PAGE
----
(Florence 1560 - Florence 1608)
Saint Sebastian, after Rosso Fiorentino
Numbered 70 5 at the lower right, and 4(?)3 at the lower left.
Inscribed Cecho Salviati on the verso.
420 x 170 mm. (16 1/2 x 10 5/8 in.)
This fine drawing is a copy of the figure of Saint Sebastian in Rosso Fiorentino’s altarpiece of The Virgin and Child Enthroned with Ten Saints, today in the Palazzo Pitti in Florence. Signed and dated 1522, the painting was commissioned by the Dei family for their chapel in the Florentine church of Santo Spirito, where Boscoli would have been able to see and study it more than sixty years later. Rosso’s altarpiece had been highly praised by Vasari, who noted that it was ‘painted with marvelous grace, draughtsmanship, and vivacity of colouring’, and the painting seems to have had a profound impact on artists working in Florence in the later 16th century. As Julian Brooks has noted of the present sheet: ‘One drawing by Boscoli records a pose which obviously impressed him, and may have been used as a reference, although the dating is problematic; the style seems relatively late. This is a study…that he made of a figure of St. Sebastian from Rosso’s Santo Spirito Dei altar-piece. A highly finished drawing, it features a careful construction, with very defined limits to the shading on the left and right edges, which suggests that it was designed to be kept. Boscoli uses variants of the same pose, with the right foot raised on a pedestal and the head looking sharply upwards, in his own work several times.’
Boscoli first used a variant of this pose for a figure of Apollo in his extensive fresco decoration of the Villa di Corliano, near Pisa, painted in 1592. He later returned to the pose for the figure of Saint Sebastian in his altarpiece of The Virgin and Child with Saints Andrew and Sebastian, painted in 1600-1602 for the Rossini chapel in the Duomo in Macerata. While the figure of Saint Sebastian in the Macerata altarpiece shows some similarities with the pose of the saint in this drawing, Boscoli’s preparatory drawing for the painting, in the collection of the Biblioteca Reale in Turin, displays a much closer relationship with the figure taken from Rosso’s painting, and must have been based on the present sheet.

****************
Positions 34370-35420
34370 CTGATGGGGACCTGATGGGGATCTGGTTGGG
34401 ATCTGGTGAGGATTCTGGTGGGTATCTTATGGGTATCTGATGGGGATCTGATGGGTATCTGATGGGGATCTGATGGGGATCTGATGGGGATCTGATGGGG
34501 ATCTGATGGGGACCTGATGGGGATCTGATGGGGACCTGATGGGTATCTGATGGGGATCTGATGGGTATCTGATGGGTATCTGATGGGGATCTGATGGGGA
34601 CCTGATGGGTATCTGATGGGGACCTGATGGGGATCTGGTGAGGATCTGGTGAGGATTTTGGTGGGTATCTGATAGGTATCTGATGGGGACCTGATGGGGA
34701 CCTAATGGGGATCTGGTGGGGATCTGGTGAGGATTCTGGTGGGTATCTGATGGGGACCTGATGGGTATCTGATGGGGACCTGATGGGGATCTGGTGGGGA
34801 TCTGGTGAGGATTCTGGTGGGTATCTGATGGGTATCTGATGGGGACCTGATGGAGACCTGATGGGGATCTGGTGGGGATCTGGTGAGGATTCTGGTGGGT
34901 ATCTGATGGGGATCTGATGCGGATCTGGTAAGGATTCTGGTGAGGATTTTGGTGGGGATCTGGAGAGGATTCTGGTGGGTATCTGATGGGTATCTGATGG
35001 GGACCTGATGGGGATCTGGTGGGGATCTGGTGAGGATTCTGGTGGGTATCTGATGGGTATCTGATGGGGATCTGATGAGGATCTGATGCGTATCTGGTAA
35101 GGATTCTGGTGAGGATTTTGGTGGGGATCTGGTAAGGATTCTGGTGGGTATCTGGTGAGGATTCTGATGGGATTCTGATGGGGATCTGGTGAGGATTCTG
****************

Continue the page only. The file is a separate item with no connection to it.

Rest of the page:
While some of Boscoli’s copy drawings may have been intended as models for prints, most seem to have been made to record a pose or composition that he found particularly striking. At the same time, the highly finished nature of the present sheet and the use of framing elements on either side of the figure would suggest that the drawing may have been intended as an autonomous work of art. As Brooks points out, ‘although this pose was one that Boscoli loved and used several times, this drawing has been carefully made…and may have been intended for presentation or sale if not for his own purposes.’
Andrea Boscoli trained in the Florentine studio of Santi di Tito and was admitted into the Accademia del Disegno in 1584. He visited Rome as a young man in the early 1580’s and, like many artists before him, avidly copied the frescoes of Polidoro da Caravaggio that decorated the facades of several palaces there. Between 1582 and 1600 Boscoli worked primarily in Florence, with brief stays in Siena and Pisa. His earliest known painting is the Martyrdom of Saint Bartholomew, painted in 1587 for the cloister of the Florentine church of San Pier Maggiore. He was also involved in the decorations for the apparati celebrating the marriage of the Grand Duke Ferdinando I de’ Medici to Christina of Lorraine in 1589.
In 1592 Boscoli completed a fresco cycle for the Villa di Corliano at San Giuliano Terme, near Pisa, and the following year painted an altarpiece of The Annunciation for the Chiesa del Carmine in Pisa. In 1597 Boscoli painted a Visitation for the Florentine church of Sant’ Ambrogio, followed two years later by a Crucifixion for SS. Apostoli, now lost, and an altarpiece of The Preaching of Saint John the Baptist in the church of San Giovanni Battista in Rimini, signed and dated 1599. Between 1600 and 1605 Boscoli worked mainly in the Marches, painting frescoes and altarpieces for patrons and churches in Fano, Fabriano, Macerata, Fermo and elsewhere, while the last years of his career were spent between Florence and Rome.
Relatively few paintings by Boscoli survive today, and it is as a draughtsman that he is best known. His drawings were highly praised by his biographer Filippo Baldinucci (who noted that ‘he drew so well...without lacking a boldness and an extraordinarily skillful touch’) and were avidly collected. Some six hundred drawings by Boscoli are known, with significant groups of drawings in the Uffizi in Florence (many of which were once part of the extensive collection formed by Cardinal Leopoldo de’ Medici), the Istituto Nazionale per la Grafica in Rome and the Louvre.